2DS bundles: No announcement of the new 3DS hardware for US, but we get… existing 2DS colors with a code for Mario Kart 7, for $129.99. These come out early October. That’s just as good, right?
Don’t forget to check out our coverage from this morning: New 3DS and XL announced, customizable faceplates and Home menu themes, Amiibo figures revealed and up for preorder, and our thoughts on the New 3DS.
BUY Nintendo 2DS & 3DS/XL, upcoming games

A few leftover 3DS news items ⊟

This stuff, from this morning’s Direct/press release is exciting, if maybe a bit less OMG WHAT than new 3DS hardware (seriously, though, what). So here it is! Let’s catch up together!

  • Kirby eShop games out today: The Triple Deluxe spinoff games Dedede’s Drum Dash Deluxe and Kirby Fighters Deluxe are on eShop today, for $7 each, and you get bonus stuff if you already have Triple Deluxe. Why did Nintendo wait until a day after its normal eShop release day, sending these out along with Gunvolt and Layton vs. Phoenix Wright? Well, uh, man I don’t know.
  • Fantasy Life DLC: “Origin Island offers a new area that is home to an ancient culture and powerful enemies, additional story content, new ranks to achieve in Life Classes, access to even more powerful equipment and two new varieties of pets to adopt: birds and dragons.” It’ll be out on the game’s Oct. 24 release date.
  • Ultimate NES Remix: Out December 5 for $30, and contains challenges based on 16 NES games. The main problem I had with the Wii U games was that they weren’t on 3DS, so, cool!
  • 2DS bundles: No announcement of the new 3DS hardware for US, but we get… existing 2DS colors with a code for Mario Kart 7, for $129.99. These come out early October. That’s just as good, right?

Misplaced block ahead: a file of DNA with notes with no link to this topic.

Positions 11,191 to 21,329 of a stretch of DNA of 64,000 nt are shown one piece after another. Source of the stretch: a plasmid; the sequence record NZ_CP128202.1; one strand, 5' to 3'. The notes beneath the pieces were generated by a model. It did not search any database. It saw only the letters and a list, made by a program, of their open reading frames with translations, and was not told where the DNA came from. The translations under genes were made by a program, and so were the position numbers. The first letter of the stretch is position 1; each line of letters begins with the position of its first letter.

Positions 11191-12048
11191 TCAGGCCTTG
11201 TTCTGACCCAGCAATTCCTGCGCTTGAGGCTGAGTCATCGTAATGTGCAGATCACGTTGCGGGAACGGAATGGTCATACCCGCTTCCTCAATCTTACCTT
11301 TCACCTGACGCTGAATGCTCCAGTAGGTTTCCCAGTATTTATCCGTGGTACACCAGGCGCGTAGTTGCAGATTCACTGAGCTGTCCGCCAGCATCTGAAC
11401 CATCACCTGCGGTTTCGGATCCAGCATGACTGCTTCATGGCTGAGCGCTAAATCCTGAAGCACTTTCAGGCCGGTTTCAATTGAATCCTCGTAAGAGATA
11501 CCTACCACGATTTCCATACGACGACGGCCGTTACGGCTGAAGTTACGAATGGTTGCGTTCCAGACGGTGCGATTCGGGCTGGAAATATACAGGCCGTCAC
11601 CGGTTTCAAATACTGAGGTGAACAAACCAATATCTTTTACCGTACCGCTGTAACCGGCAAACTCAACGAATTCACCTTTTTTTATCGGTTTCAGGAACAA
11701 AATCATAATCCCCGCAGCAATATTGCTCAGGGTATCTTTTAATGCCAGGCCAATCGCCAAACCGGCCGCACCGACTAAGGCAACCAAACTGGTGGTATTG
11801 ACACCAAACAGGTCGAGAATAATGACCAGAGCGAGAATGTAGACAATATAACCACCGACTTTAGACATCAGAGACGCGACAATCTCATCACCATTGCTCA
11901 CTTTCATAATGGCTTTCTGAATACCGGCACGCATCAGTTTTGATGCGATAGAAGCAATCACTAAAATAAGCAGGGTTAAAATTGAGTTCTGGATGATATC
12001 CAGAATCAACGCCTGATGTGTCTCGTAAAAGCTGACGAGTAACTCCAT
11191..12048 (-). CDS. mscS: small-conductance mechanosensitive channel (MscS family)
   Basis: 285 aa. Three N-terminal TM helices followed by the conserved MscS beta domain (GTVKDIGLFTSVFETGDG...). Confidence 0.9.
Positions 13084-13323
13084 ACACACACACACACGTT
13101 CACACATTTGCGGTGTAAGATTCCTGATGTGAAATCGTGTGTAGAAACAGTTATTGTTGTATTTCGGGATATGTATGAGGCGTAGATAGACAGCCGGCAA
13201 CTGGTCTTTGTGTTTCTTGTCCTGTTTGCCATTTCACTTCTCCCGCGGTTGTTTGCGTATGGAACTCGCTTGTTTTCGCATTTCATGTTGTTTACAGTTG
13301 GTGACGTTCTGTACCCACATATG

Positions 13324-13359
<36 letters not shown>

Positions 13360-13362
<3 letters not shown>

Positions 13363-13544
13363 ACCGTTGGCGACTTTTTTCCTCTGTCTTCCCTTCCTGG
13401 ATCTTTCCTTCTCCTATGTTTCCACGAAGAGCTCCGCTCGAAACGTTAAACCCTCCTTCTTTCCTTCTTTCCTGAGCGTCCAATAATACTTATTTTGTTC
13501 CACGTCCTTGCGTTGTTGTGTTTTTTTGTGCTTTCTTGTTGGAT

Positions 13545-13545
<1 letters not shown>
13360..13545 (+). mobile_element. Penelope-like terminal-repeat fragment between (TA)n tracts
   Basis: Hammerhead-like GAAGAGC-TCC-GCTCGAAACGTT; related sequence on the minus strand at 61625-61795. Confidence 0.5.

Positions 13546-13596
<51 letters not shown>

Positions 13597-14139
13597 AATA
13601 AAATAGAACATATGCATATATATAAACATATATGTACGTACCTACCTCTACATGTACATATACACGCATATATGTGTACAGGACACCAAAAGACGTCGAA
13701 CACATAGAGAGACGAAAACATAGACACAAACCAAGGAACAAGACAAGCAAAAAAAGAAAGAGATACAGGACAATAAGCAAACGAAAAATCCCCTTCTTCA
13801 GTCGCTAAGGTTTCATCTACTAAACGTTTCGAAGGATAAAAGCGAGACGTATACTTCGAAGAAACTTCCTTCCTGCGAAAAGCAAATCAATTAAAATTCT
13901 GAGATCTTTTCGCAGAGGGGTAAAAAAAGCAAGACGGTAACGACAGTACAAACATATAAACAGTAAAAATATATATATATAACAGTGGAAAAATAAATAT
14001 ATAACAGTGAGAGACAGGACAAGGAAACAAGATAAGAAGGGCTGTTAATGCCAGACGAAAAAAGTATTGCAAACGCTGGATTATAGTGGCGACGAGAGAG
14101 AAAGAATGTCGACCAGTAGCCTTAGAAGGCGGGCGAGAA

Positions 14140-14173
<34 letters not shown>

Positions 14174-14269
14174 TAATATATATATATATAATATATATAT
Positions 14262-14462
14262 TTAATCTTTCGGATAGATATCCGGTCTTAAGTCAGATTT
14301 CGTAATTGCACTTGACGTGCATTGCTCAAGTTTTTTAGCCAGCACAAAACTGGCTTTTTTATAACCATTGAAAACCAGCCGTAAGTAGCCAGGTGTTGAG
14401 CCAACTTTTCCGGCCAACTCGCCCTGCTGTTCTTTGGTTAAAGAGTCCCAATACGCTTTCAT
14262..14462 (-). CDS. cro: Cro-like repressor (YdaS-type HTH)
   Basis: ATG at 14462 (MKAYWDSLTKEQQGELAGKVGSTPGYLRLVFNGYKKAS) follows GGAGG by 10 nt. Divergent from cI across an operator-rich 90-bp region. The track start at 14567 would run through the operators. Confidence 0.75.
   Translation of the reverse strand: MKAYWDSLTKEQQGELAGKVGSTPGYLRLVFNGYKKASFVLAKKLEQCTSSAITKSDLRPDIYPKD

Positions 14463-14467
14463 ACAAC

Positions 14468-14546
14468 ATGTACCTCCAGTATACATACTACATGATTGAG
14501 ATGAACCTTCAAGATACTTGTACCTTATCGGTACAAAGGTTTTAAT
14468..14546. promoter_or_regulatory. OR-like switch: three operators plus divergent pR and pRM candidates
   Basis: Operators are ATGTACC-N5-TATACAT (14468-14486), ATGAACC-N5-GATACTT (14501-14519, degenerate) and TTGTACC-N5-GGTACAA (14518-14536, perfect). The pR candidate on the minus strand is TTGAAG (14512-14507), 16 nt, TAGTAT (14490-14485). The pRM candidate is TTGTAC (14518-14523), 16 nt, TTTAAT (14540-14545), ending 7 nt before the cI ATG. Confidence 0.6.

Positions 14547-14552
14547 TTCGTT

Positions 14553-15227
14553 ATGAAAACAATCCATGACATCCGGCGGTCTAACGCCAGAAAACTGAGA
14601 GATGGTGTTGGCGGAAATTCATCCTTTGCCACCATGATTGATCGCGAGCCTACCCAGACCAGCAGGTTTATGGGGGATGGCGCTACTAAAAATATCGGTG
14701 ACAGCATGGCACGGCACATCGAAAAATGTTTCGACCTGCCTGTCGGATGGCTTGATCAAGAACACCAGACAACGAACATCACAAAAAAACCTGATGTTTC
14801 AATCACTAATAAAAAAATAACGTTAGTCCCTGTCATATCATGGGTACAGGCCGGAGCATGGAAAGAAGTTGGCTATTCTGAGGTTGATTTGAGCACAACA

Don’t forget to check out our coverage from this morning: New 3DS and XL announced, customizable faceplates and Home menu themes, Amiibo figures revealed and up for preorder, and our thoughts on the New 3DS.

BUY Nintendo 2DS & 3DS/XL, upcoming games
New 3DS: an exciting upgrade for a specific audience ⊟
Nintendo surprised everyone this morning, including people like me who weren’t paying attention to the internet, with the announcement of a “New” 3DS hardware line, featuring redesigned 3DS and 3DS LL/XL models with faster download potential, a right analog thing, extra shoulder buttons, and more. While I’m staring at this and digesting the info, let’s think out loud about it!

My first reaction is, I don’t want to have to buy a new thing. But that’s just me. Nintendo is making a stronger argument in favor of upgrading than with previous 3DS models, as this one can play exclusive software (its specs are reportedly better), like a 3DS version of Xenoblade Chronicles. So it’s like the DSi in that way – that upgrade also played exclusive games, while still being considered a DS. Or maybe it’s more like a cell phone, which changes generations in a fluid, kind of confusing way. In any case, this is kind of a new generation but not really?
But it’s definitely aimed at the kind of people who follow game news closely, the “hardcore” types who early-adopt new game systems and won’t be confused by the name “New 3DS.” Like the Wii U before it, this version of the 3DS adds more sticks and buttons, and more inputs (like the Amiibo reader), making the system inherently more complex to interact with. For people like you and me who play video games constantly and are used to 20 buttons, this is awesome. For the last remaining people who jumped in on DS because of simple touch controls and Brain Age, this is kind of a step away. I mean, it’ll still work with all that stuff, it just seems a bit less purpose-built for Touch Generations-type experiences. Man, remember Touch Generations?